Is Dacia going to change the stakes for electric mobility?
Last week, Renault presented its eVision, or how the former frontrunner of electric mobility wants to play its role again. One of the most important schemes in the new strategy could be the Dacia Spring venue, in fact, a copy of a small, cheap electric car the company is selling in China as the City K-ZE.
Not so long ago, everybody thought electric propulsion would be the last thing to think about from a low-cost manufacturer like Dacia, Renault’s ‘cheaper’ daughter that has done better than expected in the last fifteen years.
It now has a small but interesting portfolio covering practically all kinds of vehicles that can interest a public with restrained financial means but still keen to have its own private vehicle. Why should it bother to have such an expensive product (until now) as a pure electric vehicle?
But at Dacia, they’ve turned the question upside down. Why wouldn’t they be able to produce an interesting electric vehicle for half the price of the others? They even found an interesting small EV inside their own house, the tiny SUV-like City K-ZE, which is already sold in China.
Enter the Dacia Spring, a Europeanised version of this K-ZE. The price will turn around €15 000 when it comes to the market in the spring of next year, suggesting that in some countries with interesting incentives for EVs, the price could be as low as €10 000.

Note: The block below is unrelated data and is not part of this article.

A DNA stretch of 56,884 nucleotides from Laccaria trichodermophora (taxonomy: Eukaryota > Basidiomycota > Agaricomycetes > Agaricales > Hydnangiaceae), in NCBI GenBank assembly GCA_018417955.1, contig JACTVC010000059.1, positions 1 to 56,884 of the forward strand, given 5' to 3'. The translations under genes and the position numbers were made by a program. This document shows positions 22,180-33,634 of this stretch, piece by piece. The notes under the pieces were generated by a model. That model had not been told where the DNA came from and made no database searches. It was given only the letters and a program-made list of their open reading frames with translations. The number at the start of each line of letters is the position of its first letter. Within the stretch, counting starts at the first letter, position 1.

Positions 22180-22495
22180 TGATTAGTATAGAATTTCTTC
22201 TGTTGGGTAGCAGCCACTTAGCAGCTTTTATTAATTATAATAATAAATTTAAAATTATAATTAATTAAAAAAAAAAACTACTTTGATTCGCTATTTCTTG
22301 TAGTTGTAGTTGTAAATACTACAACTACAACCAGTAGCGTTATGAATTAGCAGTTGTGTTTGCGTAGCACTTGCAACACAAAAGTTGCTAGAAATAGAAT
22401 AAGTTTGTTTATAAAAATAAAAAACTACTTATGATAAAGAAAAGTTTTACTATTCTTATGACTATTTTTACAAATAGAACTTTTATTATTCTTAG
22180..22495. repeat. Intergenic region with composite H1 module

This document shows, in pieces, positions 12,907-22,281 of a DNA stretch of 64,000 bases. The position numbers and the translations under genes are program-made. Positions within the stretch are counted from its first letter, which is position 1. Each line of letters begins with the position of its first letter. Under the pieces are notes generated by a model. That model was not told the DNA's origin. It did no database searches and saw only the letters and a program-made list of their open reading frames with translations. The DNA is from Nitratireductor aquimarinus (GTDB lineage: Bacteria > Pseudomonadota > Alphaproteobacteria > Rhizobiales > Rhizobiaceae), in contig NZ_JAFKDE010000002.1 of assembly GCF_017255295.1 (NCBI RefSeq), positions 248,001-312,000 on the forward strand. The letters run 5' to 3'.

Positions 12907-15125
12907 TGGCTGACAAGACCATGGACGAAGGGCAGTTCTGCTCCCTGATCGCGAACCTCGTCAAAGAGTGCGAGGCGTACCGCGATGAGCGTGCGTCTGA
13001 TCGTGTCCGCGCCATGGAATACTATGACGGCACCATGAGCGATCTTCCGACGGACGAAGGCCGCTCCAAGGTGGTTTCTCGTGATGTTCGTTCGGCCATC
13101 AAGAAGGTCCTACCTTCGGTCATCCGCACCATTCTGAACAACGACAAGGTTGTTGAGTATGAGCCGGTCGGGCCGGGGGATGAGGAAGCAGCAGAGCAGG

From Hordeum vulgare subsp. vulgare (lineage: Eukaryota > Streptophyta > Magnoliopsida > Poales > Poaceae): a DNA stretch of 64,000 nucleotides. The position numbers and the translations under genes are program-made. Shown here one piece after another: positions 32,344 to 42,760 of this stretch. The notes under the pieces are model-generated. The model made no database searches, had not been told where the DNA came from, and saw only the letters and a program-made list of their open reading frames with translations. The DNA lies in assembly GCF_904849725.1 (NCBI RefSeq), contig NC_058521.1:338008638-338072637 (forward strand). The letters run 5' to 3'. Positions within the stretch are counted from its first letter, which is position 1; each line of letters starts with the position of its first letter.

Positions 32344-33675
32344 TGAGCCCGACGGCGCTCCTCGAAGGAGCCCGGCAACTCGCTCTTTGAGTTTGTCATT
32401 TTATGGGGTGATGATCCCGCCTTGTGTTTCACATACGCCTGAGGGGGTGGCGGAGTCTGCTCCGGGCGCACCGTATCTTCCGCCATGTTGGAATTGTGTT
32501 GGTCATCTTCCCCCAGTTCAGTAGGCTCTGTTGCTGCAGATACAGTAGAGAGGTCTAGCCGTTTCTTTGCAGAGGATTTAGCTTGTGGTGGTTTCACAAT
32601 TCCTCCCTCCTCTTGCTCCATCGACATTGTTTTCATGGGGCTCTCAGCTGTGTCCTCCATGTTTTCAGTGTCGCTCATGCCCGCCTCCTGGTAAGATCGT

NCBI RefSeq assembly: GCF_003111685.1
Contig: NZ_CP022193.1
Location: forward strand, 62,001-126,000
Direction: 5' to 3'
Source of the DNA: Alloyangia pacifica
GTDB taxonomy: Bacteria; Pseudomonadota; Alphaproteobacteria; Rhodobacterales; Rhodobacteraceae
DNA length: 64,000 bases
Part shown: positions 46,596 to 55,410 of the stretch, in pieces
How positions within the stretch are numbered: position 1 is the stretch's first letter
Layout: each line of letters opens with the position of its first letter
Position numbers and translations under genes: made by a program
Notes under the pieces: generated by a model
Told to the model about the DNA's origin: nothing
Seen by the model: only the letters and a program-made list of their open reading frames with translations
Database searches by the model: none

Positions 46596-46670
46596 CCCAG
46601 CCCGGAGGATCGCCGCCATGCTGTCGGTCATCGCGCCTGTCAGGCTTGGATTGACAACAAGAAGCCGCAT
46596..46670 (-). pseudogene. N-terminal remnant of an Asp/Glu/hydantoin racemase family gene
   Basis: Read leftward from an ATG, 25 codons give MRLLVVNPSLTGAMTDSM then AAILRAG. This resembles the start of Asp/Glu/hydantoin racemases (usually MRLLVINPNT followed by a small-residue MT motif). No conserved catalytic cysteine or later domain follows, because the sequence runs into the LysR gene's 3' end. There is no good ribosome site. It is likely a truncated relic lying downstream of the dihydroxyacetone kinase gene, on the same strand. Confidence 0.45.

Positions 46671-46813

For comparison, the cheapest electric cars on the market in Europe at the moment are the small VW trio (Seat, Skoda, VW) and the just arrived Twingo Electric (half-brother of the Smart Forfour), all on the wrong side of 20 000 euros.
To buy or share
Dacia will immediately propose two versions of the Spring. One, slightly more sophisticated, is destined for individual buyers; the other one, very basic, will be made available to car-sharing companies.
Of course, this is not the EV ‘racer’ we are used to when talking about electric mobility. The Spring is basic transport for the urban and suburban area. With its little motor, its lack of (too many) driving aids and comfort accessories, and a relatively small battery pack of 26,8 kWh capacity, it succeeds to keep its weight under the magic 1-ton bar (995 kg), a real achievement.
In its natural habitat around town, it will be quick enough offline, fast enough (top speed 125 kph), and have enough breath (225 km WLTP range) to satisfy most of its potential customers. In dense city traffic (WLTP City), the range even flirts with 300 km.
Of course, with its 3,73 m of length, passengers in the rear can’t be too tall or will have to make concessions, but a trunk of 300 liters is fair for such a small car, and taking away the rear bench can augment it up to 800 liters, in a Cargo version reserved for professional use.
Made in China
According to Dacia’s Marketing Director, Mihai Bordeanu, who talked to hotnews.ro, the Dacia Spring will be produced in China. “China is, for sure, the largest market for electric cars at the moment. It has a fully developed ecosystem and allows us to bring Spring to Europe as soon as possible.”
The Spring will be produced alongside the Renault City K-ZE in Shiyan, China. The factory is run by eGT New Energy Automotive, the Alliance Renault/Nissan’s Chinese joint venture, and the Chinese manufacturer Dongfeng.